The recently announced Aireon joint venture to provide aircraft position reports from Iridium satellites equipped with automatic dependent surveillance-broadcast (ADS-B) receivers will help close gaps in the already extensive ADS-B coverage provided by Nav Canada, an Aireon partner.
Automatic dependent surveillance-broadcast
Iridium Communications announced Aireon, a new company which will eventually allow air traffic management agencies anywhere on earth the ability to track aircraft anywhere else on the planet using ADS-B equipment that will be attached Iridium Next, to a new 66-satellite network scheduled to begin launching in 2015. Iridium Next is the updated replacement hardware for Iridium’s current satellite network.
A planned joint venture by Iridium Communications and Nav Canada promises to offer worldwide ADS-B-based air traffic surveillance services using the upcoming Iridium Next satellite network.
The FAA has approved funding to continue the automatic dependent surveillance-broadcast (ADS-B) network rollout through 2020, the year that aircraft will be required to have ADS-B Out capability to broadcast their GPS-derived position to controllers on the ground.
The new Cessna Citation Longitude and Learjet 70/75 will feature Garmin G5000-based flight decks. In the case of the Learjet 70/75, Bombardier has opted to adopt the Vision brand name for its flight deck (as it does with the avionics suites in the Global series, which feature Rockwell Collins Fusion-based cockpits).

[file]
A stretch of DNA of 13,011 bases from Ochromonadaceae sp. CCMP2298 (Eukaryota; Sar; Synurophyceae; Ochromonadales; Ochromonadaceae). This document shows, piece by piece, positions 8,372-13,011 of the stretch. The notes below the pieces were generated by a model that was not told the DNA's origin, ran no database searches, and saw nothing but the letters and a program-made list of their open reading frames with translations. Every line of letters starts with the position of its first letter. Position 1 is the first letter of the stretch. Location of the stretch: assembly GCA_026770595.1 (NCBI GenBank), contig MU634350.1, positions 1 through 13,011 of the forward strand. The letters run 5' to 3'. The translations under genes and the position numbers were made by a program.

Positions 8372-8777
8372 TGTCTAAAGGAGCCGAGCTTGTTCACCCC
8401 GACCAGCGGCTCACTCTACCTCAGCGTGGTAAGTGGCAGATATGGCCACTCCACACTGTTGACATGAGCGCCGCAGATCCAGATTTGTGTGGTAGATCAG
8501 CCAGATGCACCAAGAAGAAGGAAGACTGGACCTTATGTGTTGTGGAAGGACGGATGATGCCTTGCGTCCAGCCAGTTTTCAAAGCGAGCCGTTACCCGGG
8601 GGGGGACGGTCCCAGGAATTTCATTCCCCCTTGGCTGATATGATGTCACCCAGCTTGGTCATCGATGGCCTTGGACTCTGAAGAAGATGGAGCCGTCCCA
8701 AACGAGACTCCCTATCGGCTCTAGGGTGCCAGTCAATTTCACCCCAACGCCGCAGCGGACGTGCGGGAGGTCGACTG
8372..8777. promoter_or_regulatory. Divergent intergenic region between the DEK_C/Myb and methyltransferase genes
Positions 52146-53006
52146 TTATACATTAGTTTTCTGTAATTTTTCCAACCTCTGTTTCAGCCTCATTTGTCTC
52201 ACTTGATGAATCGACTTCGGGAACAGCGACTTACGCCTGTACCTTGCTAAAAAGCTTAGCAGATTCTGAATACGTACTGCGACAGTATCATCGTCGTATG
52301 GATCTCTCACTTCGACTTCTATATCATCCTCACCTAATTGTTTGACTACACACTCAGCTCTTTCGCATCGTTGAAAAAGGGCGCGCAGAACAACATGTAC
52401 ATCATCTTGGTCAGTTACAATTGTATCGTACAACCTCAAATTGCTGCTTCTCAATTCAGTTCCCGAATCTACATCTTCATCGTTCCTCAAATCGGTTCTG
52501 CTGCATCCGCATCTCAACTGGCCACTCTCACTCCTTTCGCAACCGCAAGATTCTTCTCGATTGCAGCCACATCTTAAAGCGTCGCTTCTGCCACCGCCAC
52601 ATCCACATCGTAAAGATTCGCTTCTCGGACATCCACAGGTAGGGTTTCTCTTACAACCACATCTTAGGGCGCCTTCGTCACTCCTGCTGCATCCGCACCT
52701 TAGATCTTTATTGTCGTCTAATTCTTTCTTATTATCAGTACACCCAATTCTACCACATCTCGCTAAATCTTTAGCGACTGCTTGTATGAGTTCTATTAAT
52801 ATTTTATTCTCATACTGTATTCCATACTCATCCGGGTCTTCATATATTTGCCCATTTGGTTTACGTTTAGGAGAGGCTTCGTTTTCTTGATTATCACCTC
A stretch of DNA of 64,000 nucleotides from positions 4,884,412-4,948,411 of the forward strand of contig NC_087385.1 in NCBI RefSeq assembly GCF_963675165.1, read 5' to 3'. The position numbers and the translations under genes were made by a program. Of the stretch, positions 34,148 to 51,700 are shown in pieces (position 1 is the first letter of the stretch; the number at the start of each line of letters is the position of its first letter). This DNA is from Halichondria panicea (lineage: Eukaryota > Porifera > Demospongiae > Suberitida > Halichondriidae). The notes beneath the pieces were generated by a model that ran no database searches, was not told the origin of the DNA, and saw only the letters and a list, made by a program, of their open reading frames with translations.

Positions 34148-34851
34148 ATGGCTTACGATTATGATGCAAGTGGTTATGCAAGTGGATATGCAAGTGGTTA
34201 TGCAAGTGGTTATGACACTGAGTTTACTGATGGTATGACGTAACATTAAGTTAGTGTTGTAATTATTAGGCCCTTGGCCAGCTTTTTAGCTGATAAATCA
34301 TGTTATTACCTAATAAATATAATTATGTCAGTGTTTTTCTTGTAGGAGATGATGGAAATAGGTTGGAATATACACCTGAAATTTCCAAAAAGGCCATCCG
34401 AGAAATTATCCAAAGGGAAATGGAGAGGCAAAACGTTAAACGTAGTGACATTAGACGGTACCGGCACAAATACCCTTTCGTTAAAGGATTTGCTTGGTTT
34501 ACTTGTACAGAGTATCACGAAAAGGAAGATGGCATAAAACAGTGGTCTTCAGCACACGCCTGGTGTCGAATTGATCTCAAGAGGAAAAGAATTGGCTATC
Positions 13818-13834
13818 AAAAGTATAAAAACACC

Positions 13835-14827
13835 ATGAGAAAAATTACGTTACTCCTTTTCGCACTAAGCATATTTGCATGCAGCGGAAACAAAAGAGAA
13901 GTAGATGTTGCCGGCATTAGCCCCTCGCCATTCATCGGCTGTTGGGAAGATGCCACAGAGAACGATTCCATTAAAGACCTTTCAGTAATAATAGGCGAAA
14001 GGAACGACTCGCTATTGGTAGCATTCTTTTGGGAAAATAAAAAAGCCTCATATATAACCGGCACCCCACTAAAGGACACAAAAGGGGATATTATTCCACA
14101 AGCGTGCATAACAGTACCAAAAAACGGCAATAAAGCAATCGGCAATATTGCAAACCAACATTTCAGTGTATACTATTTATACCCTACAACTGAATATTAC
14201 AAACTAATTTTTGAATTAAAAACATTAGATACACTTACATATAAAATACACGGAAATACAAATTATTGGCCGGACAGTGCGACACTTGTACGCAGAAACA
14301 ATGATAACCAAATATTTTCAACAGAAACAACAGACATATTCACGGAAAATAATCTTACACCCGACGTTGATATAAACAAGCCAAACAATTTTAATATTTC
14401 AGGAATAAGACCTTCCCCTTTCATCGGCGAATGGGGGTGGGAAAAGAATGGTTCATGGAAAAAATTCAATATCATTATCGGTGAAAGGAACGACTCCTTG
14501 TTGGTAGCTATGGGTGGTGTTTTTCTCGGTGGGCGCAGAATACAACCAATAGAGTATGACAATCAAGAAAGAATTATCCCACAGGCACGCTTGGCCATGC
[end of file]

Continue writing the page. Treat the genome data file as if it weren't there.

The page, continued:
The market for inexpensive portable ADS-B receivers that deliver free in-flight data to Apple iPads and other devices is heating up. Boston-based Radenna pioneered this market with the original SkyRadar unit, which communicates wirelessly with the iPad, providing a means to receive free in-flight weather and traffic data from the growing ADS-B ground station network.
Connectors Deliver More Data to iPads
The growing popularity of Apple’s iPad as a Class 1 electronic flight bag (EFB) has captured the interest of avionics manufacturers, and at last month’s Aircraft Electronics Association show two new devices that connect iPads to aircraft data were unveiled.
For U.S. Part 91 business jet operators that fly to Europe, the upcoming Future Air Navigation System (Fans) mandate means not only new operational procedures but also yet another letter of authorization (LOA) requirement from the FAA. Fans and controller pilot datalink communications (CPDLC) are essentially functions that will be baked into the flight management system (FMS), yet each operator’s implementation of procedures, training and a maintenance program for Fans/CPDLC will need a formal stamp of approval from a local FAA office.
The Namibia Wam system was supplied by Era, of the Czech Republic, and employs 36 widely separated and unmanned ground stations that listen for aircraft transponder replies to radar interrogations and then retransmit those replies to a central processing station. In Namibia, which has no radar, selected listening posts transmit pseudo, but otherwise identical, radar interrogations.
It’s clear that the final release of the FAA’s Authorization Act has given a new fillip to the agency’s NextGen implementation activity. The 2012 Plan, released in March, has a much more upbeat flavor than its 2011 predecessor, which essentially looked backwards at accomplishments in 2010, when most activities were still in their early stages. Back then, the potential future benefits of NextGen were just that–potential.